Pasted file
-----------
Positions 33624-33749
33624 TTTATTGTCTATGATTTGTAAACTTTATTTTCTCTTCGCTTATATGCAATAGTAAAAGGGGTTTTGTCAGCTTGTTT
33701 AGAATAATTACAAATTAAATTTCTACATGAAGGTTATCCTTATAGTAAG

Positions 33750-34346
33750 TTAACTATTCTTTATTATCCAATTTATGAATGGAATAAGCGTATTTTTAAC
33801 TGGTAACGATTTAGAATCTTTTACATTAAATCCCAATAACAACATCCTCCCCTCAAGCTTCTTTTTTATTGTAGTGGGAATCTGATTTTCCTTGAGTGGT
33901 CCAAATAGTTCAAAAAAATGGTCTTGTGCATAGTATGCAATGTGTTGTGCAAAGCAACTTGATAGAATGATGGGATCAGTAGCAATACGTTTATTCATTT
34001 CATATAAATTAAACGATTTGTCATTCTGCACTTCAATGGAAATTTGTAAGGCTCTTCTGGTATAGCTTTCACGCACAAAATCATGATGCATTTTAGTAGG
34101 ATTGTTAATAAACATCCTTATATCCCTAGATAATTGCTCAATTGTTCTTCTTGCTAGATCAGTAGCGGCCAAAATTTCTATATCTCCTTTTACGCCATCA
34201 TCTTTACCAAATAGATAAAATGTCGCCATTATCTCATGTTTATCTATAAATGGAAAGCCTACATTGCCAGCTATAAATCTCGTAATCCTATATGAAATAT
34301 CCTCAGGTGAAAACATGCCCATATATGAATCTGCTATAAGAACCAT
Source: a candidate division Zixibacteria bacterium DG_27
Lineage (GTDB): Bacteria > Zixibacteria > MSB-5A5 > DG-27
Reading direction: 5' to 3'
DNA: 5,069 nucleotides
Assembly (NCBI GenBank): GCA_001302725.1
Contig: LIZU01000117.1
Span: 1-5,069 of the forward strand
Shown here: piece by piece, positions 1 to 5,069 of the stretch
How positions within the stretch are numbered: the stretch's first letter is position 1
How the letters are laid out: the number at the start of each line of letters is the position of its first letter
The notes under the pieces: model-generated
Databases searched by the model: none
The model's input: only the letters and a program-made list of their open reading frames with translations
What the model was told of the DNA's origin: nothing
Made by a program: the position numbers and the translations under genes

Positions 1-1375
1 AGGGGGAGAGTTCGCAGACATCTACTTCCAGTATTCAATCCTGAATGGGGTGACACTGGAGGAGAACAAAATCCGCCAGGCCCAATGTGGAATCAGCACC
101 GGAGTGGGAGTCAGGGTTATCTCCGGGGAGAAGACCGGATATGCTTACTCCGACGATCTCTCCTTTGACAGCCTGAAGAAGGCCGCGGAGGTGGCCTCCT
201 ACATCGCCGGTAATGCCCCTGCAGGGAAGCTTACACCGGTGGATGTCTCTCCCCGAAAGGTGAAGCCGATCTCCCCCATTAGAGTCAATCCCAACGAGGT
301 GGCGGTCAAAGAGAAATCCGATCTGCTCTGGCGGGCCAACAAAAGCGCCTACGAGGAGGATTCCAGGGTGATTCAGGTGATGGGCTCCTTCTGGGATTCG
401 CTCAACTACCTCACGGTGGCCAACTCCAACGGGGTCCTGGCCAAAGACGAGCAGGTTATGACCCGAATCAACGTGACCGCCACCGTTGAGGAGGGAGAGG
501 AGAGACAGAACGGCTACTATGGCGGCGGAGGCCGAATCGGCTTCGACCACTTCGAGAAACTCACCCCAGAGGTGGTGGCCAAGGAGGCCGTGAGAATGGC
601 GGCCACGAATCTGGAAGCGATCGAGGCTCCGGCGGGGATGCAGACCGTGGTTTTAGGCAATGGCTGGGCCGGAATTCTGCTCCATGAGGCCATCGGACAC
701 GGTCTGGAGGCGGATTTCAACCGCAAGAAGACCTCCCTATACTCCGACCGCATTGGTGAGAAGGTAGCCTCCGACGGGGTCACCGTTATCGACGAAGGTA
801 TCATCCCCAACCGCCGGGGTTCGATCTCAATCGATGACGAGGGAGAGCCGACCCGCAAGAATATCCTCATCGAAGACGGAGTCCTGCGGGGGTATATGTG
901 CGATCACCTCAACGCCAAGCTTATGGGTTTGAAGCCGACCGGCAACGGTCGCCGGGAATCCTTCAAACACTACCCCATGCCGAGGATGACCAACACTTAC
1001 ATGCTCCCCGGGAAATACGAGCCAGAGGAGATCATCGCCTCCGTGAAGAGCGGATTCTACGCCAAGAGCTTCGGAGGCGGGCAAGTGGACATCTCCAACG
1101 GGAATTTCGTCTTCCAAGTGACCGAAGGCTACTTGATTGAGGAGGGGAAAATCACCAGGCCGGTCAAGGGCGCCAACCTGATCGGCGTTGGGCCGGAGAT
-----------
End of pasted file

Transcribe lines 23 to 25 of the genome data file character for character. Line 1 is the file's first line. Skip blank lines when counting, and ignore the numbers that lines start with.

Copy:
Databases searched by the model: none
The model's input: only the letters and a program-made list of their open reading frames with translations
What the model was told of the DNA's origin: nothing